Thursday, June 25, 2009

Centenary of Arthasastra’s publication

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Blog EntryCentenary of Arthasastra’s publicationJun 25, '09 9:07 AM
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Centenary of Arthasastra’s publication
R Shamasastry: Discoverer of Kautilya's Arthasastra

By Prof. AV Narasimha Murthy


The Maharaja of Mysore wanted to celebrate the golden jubilee of Her Majesty the Queen Victoria in 1891 and built a little beauty and named it Victoria Jubilee Institute. The building is a rare blend of classical European, Gothic, Corinthian and Romanesque architectural elements. Subsequently, the walls of this building were adorned by Hoysala sculptures brought from a destroyed Hoysala temple. There are some beautiful inscriptions in front of the building which give a heritage ambience to the structure.

The building used to house thousands of rare palm leaf manuscripts and was called Mysore Oriental Library and now it is called Oriental Research Institute (ORI) and is a part of Mysore University. Queen Victoria is forgotten but this Research Institute is famous all over the world because it was here the first manuscript of Kautilya’s Arthasastra was discovered.

Around 1905 there was a librarian by name Rudrapatnam Shamasastry (1868-1944) who hailed from the celebrated village Rudrapatna on the banks of Kaveri, famous for Karnatak music. He belonged to the Sanketi Brahmin community and by 37 he had mastered Vedas, Vedanga, classical Sanskrit, Prakrit, English, Kannada, German, French and other languages. He had also learnt the various ancient scripts of India.

As the librarian, he daily examinied each manuscript to know its contents. It was not an easy task either. Most of the palm leaf manuscripts were fragile and to handle them was a big problem. This routine examination continued day-by-day, month-after-month and even after years, without great success. But Shamasastry was hopeful of finding out some new spectacular manuscript which was not known to the world. His assistants always taunted him but unmindful of all these, Sastry continued his work with all devotion and sincerity.

One fine morning in 1905, he picked up a palm leaf manuscript from a heap. He examined this palm leaf and was pleasantly surprised to know that it was a work on Arthasastra or administration written by an author called Kautilya, Chanakya or Vishnugupta before the dawn of Christian era. Some people thought that it must have been a hoax; others looked at this with suspicion. But the introduction written by Shamasastry in 1909 giving the details of the author and its authenticity convinced that it was a genuine literary wonder of the ancient world.

Fleet (London), Jolly (Germany), Winternitz (Germany), Thomas (London), Pelliot (France), Keith, Sten Konow and a host of others congratulated Shamasastry for heralding a new era in Indian administration. RK Mukherji, Ashutosh Mukherji, BC, Law, CR Reddy and other Indian scholars paid handsome tribute to Shamasastry. Rabindranath Tagore specially expressed his happiness on this occasion. Thus Shamasastry overnight became a celebrity not only in India but all over the world in academic circles. The book was translated into French, German and many other languages.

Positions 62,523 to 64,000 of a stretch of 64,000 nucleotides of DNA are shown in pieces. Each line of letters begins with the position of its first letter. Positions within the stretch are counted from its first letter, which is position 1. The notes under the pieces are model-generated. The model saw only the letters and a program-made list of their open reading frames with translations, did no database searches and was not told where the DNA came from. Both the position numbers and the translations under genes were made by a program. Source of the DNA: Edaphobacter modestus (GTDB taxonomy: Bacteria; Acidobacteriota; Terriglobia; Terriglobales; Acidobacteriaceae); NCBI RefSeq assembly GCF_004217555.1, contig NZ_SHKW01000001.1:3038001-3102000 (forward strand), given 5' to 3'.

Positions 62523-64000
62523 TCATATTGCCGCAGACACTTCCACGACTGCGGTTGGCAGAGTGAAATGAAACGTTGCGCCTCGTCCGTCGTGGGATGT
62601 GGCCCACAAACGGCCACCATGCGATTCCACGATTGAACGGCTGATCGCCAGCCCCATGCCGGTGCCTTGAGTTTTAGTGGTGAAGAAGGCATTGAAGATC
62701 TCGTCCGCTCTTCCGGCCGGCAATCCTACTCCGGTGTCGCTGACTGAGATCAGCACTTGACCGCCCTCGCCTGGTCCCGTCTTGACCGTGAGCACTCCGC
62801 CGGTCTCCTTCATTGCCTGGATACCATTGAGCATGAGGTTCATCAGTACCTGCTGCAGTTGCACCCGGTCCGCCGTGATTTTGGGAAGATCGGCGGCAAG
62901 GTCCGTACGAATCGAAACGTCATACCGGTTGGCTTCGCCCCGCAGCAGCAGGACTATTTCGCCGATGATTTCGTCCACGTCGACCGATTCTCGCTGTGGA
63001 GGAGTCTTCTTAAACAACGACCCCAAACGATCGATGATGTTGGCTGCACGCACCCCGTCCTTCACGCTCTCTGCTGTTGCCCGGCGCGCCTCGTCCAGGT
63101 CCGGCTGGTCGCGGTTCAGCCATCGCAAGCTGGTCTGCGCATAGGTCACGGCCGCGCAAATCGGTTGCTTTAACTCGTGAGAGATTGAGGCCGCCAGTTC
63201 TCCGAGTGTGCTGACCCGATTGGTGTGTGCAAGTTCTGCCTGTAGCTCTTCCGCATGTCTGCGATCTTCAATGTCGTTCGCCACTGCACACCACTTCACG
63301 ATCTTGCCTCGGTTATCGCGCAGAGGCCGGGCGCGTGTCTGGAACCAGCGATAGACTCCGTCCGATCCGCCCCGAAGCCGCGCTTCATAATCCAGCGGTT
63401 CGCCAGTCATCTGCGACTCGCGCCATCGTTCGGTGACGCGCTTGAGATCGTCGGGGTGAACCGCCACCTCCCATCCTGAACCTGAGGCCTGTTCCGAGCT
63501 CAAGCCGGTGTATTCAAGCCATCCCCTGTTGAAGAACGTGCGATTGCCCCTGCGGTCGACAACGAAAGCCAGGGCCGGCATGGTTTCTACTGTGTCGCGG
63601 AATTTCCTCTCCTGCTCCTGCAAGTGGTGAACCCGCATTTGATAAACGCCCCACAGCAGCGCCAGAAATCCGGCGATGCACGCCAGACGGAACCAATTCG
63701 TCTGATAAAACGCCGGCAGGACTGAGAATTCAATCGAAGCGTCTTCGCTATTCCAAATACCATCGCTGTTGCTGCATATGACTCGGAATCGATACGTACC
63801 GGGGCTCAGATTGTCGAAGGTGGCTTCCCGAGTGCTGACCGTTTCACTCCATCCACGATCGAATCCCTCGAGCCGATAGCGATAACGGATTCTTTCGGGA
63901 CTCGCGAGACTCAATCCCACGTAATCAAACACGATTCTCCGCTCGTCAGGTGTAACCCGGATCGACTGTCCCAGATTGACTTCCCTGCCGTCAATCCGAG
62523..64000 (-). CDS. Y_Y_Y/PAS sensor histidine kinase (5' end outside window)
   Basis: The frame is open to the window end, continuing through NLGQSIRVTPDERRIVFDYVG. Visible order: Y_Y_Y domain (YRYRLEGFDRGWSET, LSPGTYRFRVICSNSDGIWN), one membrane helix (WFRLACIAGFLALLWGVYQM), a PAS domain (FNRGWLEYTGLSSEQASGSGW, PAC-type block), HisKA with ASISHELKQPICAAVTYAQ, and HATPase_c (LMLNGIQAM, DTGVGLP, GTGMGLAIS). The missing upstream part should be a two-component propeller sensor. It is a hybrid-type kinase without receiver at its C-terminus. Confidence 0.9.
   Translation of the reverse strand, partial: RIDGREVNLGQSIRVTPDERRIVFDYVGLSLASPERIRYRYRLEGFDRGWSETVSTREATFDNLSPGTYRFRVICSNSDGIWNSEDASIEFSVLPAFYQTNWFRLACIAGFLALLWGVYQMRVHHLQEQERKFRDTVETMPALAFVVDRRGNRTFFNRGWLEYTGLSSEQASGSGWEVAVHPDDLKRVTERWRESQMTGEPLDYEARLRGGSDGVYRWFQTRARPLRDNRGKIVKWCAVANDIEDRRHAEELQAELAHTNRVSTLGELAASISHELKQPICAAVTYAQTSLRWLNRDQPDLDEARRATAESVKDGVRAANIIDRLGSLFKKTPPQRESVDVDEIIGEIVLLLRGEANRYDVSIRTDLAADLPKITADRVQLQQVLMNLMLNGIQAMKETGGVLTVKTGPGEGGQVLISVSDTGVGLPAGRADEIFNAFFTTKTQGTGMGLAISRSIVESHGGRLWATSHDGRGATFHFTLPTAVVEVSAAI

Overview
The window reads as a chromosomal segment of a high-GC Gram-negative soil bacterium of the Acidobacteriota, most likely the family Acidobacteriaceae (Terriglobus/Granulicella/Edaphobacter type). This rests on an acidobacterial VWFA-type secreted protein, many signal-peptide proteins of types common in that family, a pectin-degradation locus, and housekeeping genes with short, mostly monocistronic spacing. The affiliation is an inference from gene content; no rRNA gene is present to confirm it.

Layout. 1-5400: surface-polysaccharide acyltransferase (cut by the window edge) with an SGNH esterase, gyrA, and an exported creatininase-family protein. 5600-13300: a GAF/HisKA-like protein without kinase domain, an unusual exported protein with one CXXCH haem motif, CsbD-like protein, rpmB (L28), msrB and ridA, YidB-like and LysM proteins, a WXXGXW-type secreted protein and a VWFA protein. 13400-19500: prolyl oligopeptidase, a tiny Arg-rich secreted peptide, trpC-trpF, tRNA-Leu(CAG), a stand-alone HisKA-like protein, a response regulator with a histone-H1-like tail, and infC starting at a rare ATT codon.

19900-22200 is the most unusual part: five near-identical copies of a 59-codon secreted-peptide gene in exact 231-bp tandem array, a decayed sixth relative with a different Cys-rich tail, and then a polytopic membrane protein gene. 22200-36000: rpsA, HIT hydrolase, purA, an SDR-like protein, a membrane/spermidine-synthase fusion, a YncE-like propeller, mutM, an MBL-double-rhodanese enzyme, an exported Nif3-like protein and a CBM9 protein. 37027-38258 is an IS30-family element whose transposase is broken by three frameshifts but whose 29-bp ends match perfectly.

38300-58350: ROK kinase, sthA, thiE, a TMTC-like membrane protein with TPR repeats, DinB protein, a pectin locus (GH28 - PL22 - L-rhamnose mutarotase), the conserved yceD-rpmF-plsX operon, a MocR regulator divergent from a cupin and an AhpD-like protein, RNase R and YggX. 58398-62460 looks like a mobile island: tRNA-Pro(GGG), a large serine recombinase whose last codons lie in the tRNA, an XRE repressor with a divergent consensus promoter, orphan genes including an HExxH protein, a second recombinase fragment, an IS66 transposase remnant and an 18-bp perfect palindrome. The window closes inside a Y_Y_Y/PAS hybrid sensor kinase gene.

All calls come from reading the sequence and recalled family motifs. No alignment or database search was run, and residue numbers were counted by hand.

Awards and recognitions followed immediately after its publication in 1909. Washington University (USA) awarded a doctorate; Royal Asiatic Society awarded its Fellowship. He was awarded Campbell gold medal. Calcutta University also gave him a doctorate and invited him to deliver a series of lectures on Arthasastra. Mysore University appointed him Professor of History.

Maharaja Krishnaraja Wadiyar IV gave the title Arthasastra Visharada; the Government of India made him a Mahamahopadhyaya. Varanasi Sanskrit Mandali gave him the title Vidyalankara and Panditaraja. Most of the Oriental institutes in and outside the country invited him to visit their institutions and accept their honour. Unmindful of all these encomiums, Sastry continued his research work on many knotty Indological problems and as Director of Archaeology of Mysore State published many annual reports and discovered many inscriptions on stone and copper plates.

A rare incident which throws light on his illustrious personality may be recounted here. Krishnaraja Wadiyar IV once visited Germany and was invited to address a meeting in a club. The Maharaja was introduced to the guests as His Highness the Maharaja of Mysore State. After the address by His Highness, a German gentleman came near the Maharaja and asked, “Your Majesty, are you the Maharaja of Mysore where lives Dr. Shamasastry, the discoverer of Arthasastra?’’ The Maharaja was pleasantly surprised that Shamasastry of Mysore was well known in the far-off Germany.

He felt proud of this great scholar and after his return he called Sastry and said, “In Mysore we are the Maharaja and you are our subject, but in Germany, you are the master and people recognise us by your name and fame.”

Highly religious and simple in habits, always ready to help the younger scholars, Shamasastry gave self-respect to Indians in the matter of Indian administration. European scholars had always argued that ancient Indians learnt the art of administration from the Greeks with the contact from Alexander. But Shamasastry has falsified this idea and showed to the world the contributions of Kautilya which even the Mughals and British adopted in India. Today we salute Dr. Shamasastry on the centenary of the publication of Kautilya’s Arthasastra.


(The writer is former Head, Department of Ancient History & Archaeology, University of Mysore.)

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